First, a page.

Frederick Guy Brownewith William Kennedy
|Howe Green, Essex
|27 September 1927
|P.C. George William Gutteridge, 36
Tuesday 27th September 1927 Police Constable George William Gutteridge stopped a car containing two men which looked suspicious. Whilst he was taking their particulars, he was shot in the head from 10 inches away by the driver. The driver (according to the other man) then got out of the car and said to the stricken officer lying on the ground, “What are you looking at me like that for?” whereupon he again shot him through both eyes.A post office worker, was driving in Essex near Howe Green. He saw a body by a bank at the side of the road and found PC George Gutteridge wearing his full uniform and cape, with his helmet and notebook beside him, his pencil still in his hand. He had been murdered by being shot four times in the face.
About 10 miles away a Morris Cowley car belonging to a doctor had been stolen from his garage in London Road Billericay. Some of his medical instruments and some drugs were in the car. But by the time the theft was reported, the car itself had already been spotted 42 miles away in a narrow passage behind 21 Faxley Road, Brixton. There were blood splashes on one of the running boards.
The police recovered the car and found a cartridge case marked RLIV. This marking indicated that it was an old Mark IV type made at the Royal Laboratory in Woolwich Arsenal for troops in the First World War. The case seemed to have been scarred by a fault in the breech block of the gun which had fired it. The foremost gun expert of the day was Mr Robert Churchill who found that the bullet would have been fired by a Webley revolver.
It looked as if the murder of PC George Gutteridge was linked with the theft of the car. And the car's mileometer showed that it had been driven the same distance - 42 miles - as the distance from Dr Lovell's garage direct to Brixton - and the scene of the murder was on the direct route if the car had been driven along by-ways to avoid detection.
The murder hunt went on for over 4 months. The police suspected two car thieves Frederick Browne and Pat Kennedy but did not have any evidence. Two Webley revolvers were found in the River Thames, but Mr Churchill proved that they could not have been the murder weapon because they did not make the same mark on the cartridge cases.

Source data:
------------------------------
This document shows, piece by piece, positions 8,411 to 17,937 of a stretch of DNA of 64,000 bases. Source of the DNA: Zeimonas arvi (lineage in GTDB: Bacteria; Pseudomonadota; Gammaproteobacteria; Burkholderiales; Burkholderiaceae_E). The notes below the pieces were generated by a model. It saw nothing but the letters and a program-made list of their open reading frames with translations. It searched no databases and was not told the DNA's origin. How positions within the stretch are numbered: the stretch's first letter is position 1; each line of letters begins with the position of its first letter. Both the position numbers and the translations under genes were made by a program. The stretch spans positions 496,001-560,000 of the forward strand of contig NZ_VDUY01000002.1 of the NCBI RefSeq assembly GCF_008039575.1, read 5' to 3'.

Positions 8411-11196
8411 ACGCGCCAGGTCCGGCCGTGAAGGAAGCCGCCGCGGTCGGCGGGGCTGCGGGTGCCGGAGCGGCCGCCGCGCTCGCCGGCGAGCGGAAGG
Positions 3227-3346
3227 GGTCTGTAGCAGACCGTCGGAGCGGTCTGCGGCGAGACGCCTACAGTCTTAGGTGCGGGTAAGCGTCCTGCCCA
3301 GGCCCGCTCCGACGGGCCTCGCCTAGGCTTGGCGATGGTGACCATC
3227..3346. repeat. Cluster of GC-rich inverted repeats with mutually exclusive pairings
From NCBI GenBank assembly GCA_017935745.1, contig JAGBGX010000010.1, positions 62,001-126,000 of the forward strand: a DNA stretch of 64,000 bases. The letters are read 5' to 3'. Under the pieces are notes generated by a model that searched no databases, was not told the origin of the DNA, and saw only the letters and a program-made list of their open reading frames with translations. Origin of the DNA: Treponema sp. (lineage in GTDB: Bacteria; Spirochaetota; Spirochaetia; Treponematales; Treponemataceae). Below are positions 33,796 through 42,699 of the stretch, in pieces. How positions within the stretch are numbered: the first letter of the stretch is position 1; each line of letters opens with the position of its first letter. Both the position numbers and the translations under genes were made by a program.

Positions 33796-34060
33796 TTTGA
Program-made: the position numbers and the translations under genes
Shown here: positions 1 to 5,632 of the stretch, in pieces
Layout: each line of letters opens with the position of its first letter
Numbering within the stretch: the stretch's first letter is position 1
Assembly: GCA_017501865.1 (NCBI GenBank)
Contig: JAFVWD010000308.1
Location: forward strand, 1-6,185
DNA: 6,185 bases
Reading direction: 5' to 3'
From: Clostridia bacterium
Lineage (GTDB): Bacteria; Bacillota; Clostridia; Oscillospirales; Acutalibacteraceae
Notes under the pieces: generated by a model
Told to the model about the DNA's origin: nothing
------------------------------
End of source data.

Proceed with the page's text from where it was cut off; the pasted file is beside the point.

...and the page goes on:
Eventually the police had evidence against Browne for the theft of another car, a Vauxhall, and raided his premises. They found cartridges and a loaded Smith & Wesson in his room off Lavender Hill. He had been using a car he had part exchanged for the stolen Vauxhall the police were interested in. When the police searched that car they found yet another loaded revolver in a secret recess in the car. And it was a Webley.
It was that Webley which Mr Churchill examined and found to be the very same one which had caused the peculiar mark on the cartridge case. Later Browne's accomplice Patrick Kennedy was arrested, but only after he had pressed a loaded firearm into the ribs of Sergeant Mattinson of Liverpool Police and pulled the trigger. But the gun clicked as a bullet jammed in the barrel, Sergeant Mattinson survived and both Kennedy and Browne were now in custody.
23rd April 1928, At the Old Bailey trial before judge Horace Avory both men had to be kept apart in the dock by a group of warders. Counsel for both men applied for separate trials due to the “cut-throat defence” on Kennedy’s part (Browne had never accused Kennedy of committing the murder alone). This was refused by Avory, despite Kennedy’s statement being virtually the only evidence again Browne.
Browne went into the witness box and conducted his own defence, accounting for his movements on the murder night, whilst Kennedy did not, preferring to make a statement from the dock.
The two men were found guilty after a jury retirement of 5 hours and were sentenced to death. Kennedy was hanged at Wandsworth and Brown at Pentonville.
During his stay in the condemned cell Browne, continually protesting his innocence, he first went on hunger strike for 3 days, then tried to slit his throat and wrists.
Kennedy tried to feign insanity but a psychiatrist pronounced that he was exhibiting all the wrong symptoms!
The Sunday Dispatch newspaper carried the headline "Hanged by a microscope" reflecting the fact that microscopic examination of the cartridge cases had provided the crucial evidence to convict them of an awful murder.
31st May 1928, Both Browne and Kennedy were hanged. Browne at Pentonville, and Kennedy at Wandsworth.